Super Bowl Commercials: Wins, Losses and Marketing Takeaways

The Super Bowl commercials are an institution of their own. Besides the Eagles and Patriots, who were the big winners and losers of this year?

Lauren Dowdle
February 09 2018

Everyone remembers the E-Trade talking baby, young Darth Vader using the force, Clydesdales and puppies, McDonald’s Larry vs. Jordan showdown and “Wassup!” Sorry to bring that one back up. These ads made their marks on pop culture on Super Bowl Sundays through the years, and the 2018 commercial ad lineup tried to make the same lasting impression. And these companies have a lot on the line.

Spending for commercials during Super Bowl LII was about $419 million — bringing the total to $5.4 billion in the 52 years since we’ve watched the game. The average cost for a 30-second spot this year was a little over $5 million. With that amount of money being forked out, marketers better deliver results and have people talking about their brand for days to come. So which companies were the big winners (and losers) with the 2018 Super Bowl commercials? Here are the top contenders and what you can learn from them.

You can enjoy all of this year’s commercials here


Laundry detergent isn’t exactly the sexiest product. I mean, how many ways can you market clean clothes? Turns out, there are options. Tide mimicked cars, beer, Mr. Clean and other commercials, and says any ad with clean clothes must be for Tide…right? Viewers were then left guessing whether each commercial belongs to Tide. That’s a pretty big accomplishment to keep a brand on people’s minds, even when they’re watching another commercial.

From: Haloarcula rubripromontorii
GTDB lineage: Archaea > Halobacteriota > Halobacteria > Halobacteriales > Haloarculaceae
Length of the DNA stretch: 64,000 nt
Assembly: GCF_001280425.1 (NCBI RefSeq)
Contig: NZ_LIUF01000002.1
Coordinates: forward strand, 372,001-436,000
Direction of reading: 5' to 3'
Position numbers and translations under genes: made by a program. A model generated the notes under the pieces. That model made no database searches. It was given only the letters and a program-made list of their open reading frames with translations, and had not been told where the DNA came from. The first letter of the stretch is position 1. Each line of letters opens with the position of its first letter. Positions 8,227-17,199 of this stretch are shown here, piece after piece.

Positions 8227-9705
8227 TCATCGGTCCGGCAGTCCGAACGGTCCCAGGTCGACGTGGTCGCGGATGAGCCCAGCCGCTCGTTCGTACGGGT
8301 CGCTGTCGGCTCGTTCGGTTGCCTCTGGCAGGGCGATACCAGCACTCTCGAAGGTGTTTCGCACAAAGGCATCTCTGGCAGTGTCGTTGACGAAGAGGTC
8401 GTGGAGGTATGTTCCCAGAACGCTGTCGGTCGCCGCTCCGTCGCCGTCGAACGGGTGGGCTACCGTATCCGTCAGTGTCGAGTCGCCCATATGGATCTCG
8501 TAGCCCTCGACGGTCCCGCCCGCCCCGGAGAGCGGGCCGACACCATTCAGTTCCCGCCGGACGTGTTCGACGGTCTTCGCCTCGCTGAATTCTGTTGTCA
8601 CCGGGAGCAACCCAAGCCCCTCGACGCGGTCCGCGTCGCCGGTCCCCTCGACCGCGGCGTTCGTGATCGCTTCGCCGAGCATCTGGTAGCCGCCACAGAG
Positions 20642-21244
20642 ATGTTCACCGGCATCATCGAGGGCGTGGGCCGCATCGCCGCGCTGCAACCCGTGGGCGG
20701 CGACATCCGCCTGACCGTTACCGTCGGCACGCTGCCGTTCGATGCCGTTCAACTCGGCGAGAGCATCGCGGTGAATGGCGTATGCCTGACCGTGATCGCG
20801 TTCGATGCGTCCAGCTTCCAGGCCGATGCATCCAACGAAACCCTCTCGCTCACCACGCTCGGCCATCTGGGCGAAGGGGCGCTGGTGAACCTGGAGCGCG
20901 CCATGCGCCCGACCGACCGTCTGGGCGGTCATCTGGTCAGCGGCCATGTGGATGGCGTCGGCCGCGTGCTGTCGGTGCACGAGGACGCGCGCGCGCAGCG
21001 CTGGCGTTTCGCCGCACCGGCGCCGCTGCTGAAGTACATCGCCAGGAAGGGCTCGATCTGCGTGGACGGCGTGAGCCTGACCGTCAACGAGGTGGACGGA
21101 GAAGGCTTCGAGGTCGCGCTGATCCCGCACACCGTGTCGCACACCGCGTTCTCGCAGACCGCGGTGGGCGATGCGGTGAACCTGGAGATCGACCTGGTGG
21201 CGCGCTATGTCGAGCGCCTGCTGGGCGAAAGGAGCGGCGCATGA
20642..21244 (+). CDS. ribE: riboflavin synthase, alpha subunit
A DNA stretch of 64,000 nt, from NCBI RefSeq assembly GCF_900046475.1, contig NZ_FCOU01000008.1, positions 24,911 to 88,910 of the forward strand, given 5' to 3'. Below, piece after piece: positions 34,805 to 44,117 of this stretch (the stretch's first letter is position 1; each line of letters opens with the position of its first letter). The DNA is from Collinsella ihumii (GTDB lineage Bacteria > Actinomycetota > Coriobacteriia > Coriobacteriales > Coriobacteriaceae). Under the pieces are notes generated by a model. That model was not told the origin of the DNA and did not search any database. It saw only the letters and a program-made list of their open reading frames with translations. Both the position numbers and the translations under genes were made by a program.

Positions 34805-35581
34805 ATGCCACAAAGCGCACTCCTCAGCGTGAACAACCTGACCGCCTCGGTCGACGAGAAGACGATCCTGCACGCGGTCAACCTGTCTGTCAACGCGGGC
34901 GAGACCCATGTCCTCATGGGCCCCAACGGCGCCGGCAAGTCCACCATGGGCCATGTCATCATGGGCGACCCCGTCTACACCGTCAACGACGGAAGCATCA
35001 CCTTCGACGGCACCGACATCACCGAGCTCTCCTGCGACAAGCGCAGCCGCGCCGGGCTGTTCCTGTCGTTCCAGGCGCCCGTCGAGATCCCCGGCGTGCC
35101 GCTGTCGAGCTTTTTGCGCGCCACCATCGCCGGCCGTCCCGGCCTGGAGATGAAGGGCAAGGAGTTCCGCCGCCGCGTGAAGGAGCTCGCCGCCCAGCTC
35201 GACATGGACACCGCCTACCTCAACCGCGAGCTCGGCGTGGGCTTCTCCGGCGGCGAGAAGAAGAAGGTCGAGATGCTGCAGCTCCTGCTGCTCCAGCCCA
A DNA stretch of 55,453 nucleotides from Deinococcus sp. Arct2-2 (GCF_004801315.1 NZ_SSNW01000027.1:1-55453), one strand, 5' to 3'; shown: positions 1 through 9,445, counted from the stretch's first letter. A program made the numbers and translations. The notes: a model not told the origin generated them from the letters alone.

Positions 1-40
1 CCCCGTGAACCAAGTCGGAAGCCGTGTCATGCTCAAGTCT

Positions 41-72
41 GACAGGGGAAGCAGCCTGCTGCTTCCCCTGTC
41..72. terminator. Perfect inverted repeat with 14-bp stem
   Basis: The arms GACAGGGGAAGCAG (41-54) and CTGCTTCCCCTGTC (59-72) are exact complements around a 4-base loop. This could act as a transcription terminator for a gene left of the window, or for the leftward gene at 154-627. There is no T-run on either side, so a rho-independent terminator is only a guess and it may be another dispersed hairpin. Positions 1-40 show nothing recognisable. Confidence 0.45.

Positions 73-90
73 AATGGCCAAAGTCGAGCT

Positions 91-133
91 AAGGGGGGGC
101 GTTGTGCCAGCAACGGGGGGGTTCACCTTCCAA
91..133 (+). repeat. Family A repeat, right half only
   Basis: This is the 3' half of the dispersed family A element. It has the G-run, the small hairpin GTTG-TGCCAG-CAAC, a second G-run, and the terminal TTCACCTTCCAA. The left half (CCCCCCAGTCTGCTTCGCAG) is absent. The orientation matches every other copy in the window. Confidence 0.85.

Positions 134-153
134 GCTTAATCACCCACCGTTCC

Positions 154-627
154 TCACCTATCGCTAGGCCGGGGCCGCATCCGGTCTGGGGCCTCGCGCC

Takeaways: Tide makes it clear what they’re known for (clean-looking clothes), so anytime someone sees that, they (hopefully) think of the brand. Decide what you want your company to be known for — such as a product, service or sentiment — and build your campaigns around that theme. Then, find different ways and channels to share that message. For example, take to your social media pages, newsletter and website to broadcast your message. Use the same voice throughout to build consistency, but take a different approach on each medium to keep things fresh. That also helps you try out different message formats to reach more of your audience — and see which one garners the best results.


When Amazon’s Alexa takes a sick day, some well-known faces fill in for her in a hilarious way. The commercial won USA Today’s Ad Meter with celebs like Cardi B, Rebel Wilson, Anthony Hopkins and Gordon Ramsay making appearances. They each brought their personalities to the ad, reaching a range of demographics.

Takeaways: When in doubt, incorporate someone your audience will recognize and trust. There are a variety of social influencers for every industry, so find ones that are in line with your brand and desired audience. You don’t always have to shell out the big bucks to land that influencer. You could partner to share their content with your audience, give them discounts or pay for them to attend your industry event. Figure out how you can each provide value to the other.

Doritos/Mountain Dew

Who doesn’t love a good rap battle — especially when it pits Peter Dinklage against Morgan Freeman. I’m sure that’s one matchup you didn’t see coming, but that’s partially why this is so memorable. These two acclaimed actors spit some beats to advertise Doritos and Mountain Dew. What makes this commercial especially effective is that it not only makes people smile, but it also leaves viewers remembering the products — which is where some companies fall short.